Parashat Ki Tissa
Up And Down The Mountain Of Life
The Israelites worshipped the Golden Calf because they lost an awareness of God; when we are aware of the presence of God, we become holy and make the right choices
Provided by the Union for Reform Judaism, the central body of Reform Judaism in North America.
Moses takes a census of the Israelites and collects a half-shekel from each person (30:11-16).
God tells Moses to construct a water basin and to prepare anointing oil and incense for the ordination of the priests. Bezalel and Oholiab, skilled artisans, are assigned to make objects for the priests and the Tabernacle (30:17-31:11).
The Israelites are instructed to keep the Shabbat as a sign of the covenant. God gives Moses the two tablets of the Pact (31:12-18).
The Israelites ask Aaron to build them a Golden Calf. Moses implores God not to destroy the people and then breaks the two tablets of the Pact on which the Ten Commandments are written when he sees the idol. God punishes the Israelites by means of a plague (32:1-35).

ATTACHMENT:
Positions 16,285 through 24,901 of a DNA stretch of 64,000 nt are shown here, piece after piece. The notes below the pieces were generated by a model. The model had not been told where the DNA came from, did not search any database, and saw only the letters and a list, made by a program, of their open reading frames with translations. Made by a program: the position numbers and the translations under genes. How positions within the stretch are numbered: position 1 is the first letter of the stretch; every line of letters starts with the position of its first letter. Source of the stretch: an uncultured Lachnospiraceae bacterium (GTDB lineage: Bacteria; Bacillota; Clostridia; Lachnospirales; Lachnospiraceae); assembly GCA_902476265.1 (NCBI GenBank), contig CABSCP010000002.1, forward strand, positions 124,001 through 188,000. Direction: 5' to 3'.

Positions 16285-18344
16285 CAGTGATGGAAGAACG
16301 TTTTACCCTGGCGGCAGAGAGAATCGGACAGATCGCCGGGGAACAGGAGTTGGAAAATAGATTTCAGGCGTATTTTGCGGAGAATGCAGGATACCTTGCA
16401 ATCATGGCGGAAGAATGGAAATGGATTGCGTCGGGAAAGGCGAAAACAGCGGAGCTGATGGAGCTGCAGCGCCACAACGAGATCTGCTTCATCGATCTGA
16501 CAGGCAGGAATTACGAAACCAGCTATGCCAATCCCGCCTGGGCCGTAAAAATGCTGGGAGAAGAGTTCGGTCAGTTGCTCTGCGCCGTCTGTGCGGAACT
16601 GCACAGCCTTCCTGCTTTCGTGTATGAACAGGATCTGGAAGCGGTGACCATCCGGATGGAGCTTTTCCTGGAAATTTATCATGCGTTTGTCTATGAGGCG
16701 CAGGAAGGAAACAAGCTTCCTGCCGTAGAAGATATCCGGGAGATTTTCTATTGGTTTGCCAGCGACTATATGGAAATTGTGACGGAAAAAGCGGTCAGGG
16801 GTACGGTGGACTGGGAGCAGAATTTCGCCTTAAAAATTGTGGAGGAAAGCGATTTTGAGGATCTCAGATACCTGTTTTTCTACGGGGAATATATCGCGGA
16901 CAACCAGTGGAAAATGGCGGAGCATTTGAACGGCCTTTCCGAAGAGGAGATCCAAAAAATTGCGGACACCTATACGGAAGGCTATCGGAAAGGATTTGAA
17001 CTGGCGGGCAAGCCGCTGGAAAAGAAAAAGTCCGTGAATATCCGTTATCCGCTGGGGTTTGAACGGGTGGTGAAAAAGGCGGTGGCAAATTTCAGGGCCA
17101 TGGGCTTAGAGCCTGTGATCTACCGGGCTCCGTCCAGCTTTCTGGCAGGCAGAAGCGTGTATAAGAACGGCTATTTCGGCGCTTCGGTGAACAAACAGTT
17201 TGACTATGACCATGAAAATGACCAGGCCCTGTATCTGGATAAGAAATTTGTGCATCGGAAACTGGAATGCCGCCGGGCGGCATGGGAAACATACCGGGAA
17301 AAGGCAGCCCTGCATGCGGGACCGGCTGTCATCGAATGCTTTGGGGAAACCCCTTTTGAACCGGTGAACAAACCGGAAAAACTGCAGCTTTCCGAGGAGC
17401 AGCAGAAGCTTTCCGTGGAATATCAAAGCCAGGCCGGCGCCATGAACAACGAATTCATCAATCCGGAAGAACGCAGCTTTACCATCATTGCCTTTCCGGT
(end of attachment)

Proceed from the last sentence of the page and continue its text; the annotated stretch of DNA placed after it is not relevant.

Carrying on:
Moses goes up the mountain with a blank set of tablets for another forty days so that God will again inscribe the Ten Commandments. Other laws, including the edict to observe the Pilgrimage Festivals, are also revealed (34:1-28).
Moses comes down from the mountain with a radiant face (34:29-35).
Thereupon Moses turned and went down from the mountain bearing the two tablets of the Pact, tablets inscribed on both their surfaces: They were inscribed on the one side and on the other. The tablets were God's work, and the writing was God's writing, incised upon the tablets. When Joshua heard the sound of the people in its boisterousness, he said to Moses, "There is a cry of war in the camp." But he answered, "It is not the sound of the tune of triumph. Or the sound of the tune of defeat: It is the sound of song that I hear" (Exodus 32:15-18).
What do you think the actual tablets looked like?
What do you imagine God's "writing" looked like?
Why does Joshua hear the sound of war while Moses does not?
What does Moses' going up and then down the mountain signify?
By the Way…
Where I wander--You./ Where I ponder--You./ Only You, You again, always You./ You! You! You!/ When I'm gladdened--You./ When I am saddened--You./ Only You, You again, always You./ You! You! You!/ Sky is You. Earth is You./ You above. You below./ In every trend, at every end/ Only You, You again, always You./ You! You! You! (part of a song that Rabbi Levi Yitzchak of Berdichev used to sing, cited in Tales of the Hasidim: Early Masters by Martin Buber)